Using SSH keys on your server


An SSH key will let you automatically log into your server from one particular computer without needing to enter your password. This is convenient if you make frequent SSH and scp connections to your server.


You will create an SSH key on your computer, and then configure your server to accept it. This will allow you to automatically log into your server from this computer, without being prompted for your password.


Please do not set up an SSH key on a public or shared computer that does not use individual profiles. This will allow strangers to easily access your server.



  • SSH configured for a user on your server:
  • SSH on your local computer: this walkthrough is for Linux/Unix computers, including Mac OS X. See the note at the end of this article for extended PuTTY instructions (for Windows computers).
  • A previous SSH connection made from this computer. If you haven’t ever used this computer to log into another server with SSH, please do so now. A simple login will suffice to generate the correct files on your local computer. See the previous links for instructions.


  1. This step is run on your remote server.
    Grid: Log into your server via SSH with your Server Administrator user and execute the following command:

    mkdir ~/.ssh

    DV: Make the initial SSH connection as the root user and change to the home directory for the user you are creating the key for, then create the .ssh directory:

    cd /path/to/users/directory && mkdir .ssh
  2. This step is run on your local computer. Generate a key on your local computer, using strong encryption:
    ssh-keygen -t rsa -b 2048 -f ~/.ssh/id_rsa -C "Enter an optional comment about your key"

    You should receive a prompt similar to the following. Please use a strong password. If you plan on using your key for automated tasks that don’t require interaction, such as rsync, you might want to leave this blank:

    Enter passphrase (empty for no passphrase)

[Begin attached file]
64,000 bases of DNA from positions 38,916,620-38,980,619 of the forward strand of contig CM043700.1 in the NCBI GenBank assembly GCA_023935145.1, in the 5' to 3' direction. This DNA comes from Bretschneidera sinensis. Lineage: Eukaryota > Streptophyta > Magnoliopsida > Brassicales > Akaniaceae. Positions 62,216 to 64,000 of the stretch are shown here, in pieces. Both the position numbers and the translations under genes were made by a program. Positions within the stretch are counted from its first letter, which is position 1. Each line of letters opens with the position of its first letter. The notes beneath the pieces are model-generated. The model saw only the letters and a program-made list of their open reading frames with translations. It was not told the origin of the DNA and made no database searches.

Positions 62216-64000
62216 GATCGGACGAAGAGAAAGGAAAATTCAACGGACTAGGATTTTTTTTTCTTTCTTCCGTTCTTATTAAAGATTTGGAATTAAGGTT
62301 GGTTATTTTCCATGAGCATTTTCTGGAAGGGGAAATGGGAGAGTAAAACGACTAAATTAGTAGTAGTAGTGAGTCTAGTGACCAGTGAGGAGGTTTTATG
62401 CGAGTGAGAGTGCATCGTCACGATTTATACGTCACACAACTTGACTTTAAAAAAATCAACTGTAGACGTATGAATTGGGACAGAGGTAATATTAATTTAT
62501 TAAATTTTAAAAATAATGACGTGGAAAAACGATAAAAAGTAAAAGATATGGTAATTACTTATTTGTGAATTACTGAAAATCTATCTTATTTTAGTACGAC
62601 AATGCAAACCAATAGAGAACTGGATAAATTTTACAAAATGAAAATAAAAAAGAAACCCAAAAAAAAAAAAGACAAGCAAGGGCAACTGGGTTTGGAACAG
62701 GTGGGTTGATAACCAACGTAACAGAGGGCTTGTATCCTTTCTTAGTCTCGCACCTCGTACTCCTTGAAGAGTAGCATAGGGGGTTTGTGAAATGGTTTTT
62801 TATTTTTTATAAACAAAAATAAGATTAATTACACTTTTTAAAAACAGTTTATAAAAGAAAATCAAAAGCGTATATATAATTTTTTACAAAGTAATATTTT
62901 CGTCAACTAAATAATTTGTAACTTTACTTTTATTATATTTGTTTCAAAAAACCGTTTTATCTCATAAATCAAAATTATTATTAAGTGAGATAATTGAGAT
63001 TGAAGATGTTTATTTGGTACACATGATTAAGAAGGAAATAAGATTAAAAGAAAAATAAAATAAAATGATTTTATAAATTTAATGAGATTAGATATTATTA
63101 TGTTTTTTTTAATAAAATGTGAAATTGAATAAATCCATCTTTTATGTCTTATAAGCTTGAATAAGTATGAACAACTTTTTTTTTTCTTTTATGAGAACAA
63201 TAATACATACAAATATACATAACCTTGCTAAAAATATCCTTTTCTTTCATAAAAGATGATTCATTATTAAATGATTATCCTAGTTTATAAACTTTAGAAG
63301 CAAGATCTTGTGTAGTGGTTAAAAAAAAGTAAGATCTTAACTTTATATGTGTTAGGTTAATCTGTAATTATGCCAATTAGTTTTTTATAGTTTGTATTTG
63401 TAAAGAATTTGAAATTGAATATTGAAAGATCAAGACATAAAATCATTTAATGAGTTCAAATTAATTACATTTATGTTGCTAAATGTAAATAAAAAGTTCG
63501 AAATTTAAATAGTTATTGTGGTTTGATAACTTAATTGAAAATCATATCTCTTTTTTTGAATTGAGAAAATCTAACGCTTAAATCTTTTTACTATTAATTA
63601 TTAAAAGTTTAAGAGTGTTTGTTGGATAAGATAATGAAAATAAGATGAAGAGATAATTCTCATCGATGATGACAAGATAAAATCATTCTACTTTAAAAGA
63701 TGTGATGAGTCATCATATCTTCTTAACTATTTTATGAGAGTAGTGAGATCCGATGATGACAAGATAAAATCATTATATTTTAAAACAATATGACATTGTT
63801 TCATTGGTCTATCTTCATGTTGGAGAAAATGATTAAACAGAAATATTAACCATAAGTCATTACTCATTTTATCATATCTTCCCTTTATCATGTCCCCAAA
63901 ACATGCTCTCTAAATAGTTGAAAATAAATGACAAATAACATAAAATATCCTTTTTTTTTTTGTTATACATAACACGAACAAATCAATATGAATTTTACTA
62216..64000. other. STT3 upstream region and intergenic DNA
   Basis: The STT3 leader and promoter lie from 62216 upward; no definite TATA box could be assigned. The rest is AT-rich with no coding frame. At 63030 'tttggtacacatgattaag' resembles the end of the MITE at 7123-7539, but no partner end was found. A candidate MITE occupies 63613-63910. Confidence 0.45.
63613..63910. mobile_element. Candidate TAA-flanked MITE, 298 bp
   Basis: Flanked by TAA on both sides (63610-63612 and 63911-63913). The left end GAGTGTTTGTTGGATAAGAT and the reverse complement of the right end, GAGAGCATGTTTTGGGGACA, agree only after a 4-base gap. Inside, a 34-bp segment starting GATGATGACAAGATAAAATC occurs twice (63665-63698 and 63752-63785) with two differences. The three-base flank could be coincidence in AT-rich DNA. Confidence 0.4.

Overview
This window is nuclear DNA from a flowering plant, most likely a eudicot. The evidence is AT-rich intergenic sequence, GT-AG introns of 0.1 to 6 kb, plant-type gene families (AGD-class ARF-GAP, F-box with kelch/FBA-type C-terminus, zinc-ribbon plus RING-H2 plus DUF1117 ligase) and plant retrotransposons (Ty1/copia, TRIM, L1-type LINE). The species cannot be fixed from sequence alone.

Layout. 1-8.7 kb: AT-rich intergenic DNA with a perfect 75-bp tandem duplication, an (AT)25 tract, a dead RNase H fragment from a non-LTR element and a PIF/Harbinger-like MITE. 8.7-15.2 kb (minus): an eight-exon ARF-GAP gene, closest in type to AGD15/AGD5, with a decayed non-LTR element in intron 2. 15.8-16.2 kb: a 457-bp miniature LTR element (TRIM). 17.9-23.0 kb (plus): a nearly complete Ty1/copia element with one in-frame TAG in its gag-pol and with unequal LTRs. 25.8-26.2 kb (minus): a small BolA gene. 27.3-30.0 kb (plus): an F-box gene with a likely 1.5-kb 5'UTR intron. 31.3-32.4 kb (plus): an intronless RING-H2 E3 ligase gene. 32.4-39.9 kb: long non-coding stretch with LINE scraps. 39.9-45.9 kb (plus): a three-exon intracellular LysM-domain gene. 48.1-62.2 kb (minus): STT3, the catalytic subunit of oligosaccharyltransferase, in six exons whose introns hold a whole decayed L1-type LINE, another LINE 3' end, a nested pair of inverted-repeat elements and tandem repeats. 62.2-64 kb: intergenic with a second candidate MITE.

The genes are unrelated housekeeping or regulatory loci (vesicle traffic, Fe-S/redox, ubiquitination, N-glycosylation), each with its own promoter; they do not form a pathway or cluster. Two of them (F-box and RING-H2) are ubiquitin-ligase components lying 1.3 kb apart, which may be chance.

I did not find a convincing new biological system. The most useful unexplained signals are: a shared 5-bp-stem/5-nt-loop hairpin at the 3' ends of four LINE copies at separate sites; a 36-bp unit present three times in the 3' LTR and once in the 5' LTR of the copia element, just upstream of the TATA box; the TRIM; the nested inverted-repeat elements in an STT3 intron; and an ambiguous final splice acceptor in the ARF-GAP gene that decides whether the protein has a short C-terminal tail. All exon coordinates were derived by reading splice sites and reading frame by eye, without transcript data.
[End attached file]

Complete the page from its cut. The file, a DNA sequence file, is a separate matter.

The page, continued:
Once you have entered your password twice, you should see output similar to:

    Your identification has been saved in /Users/username/.ssh/id_rsa.
    Your public key has been saved in /Users/username/.ssh/
    The key fingerprint is:
    60:b5:c1:b7:ee:ab:31:d1:70:d8:03:41:df:0f:08:eb Enter an optional comment about your key
    The key's randomart image is:
    +--[ RSA 2048]----+
    |     .=.         |
    |     . B o       |
    |      X B o      |
    |     o X o o     |
    |      E S   .    |
    |       o         |
    |      o .        |
    |       +         |
    |      ..o.       |
  3. This step is run on your local computer. Make sure your .ssh directory and the files it contains have the correct permissions:
    chmod 700 ~/.ssh && chmod 600 ~/.ssh/*
  4. This step is run on your local computer. Upload your public key to your server. The command below reads the content of the key you just created on your computer, and appends that key to the authorized_keys file on your server. If you don’t have an existing authorized_keys file, it creates one. Replace with your domain:
    cat ~/.ssh/ | ssh 'cat - >> ~/.ssh/authorized_keys'
  5. This step is run on your remote server. Make sure you’re logged in as the user for whom the key was created. Then, ensure your .ssh directory on the server, and the files it contains, have the correct permissions:
    chmod 600 ~/.ssh/authorized_keys && chmod 700 ~/.ssh/

That’s it! You should now be able to log into your server from this computer without being prompted for a password.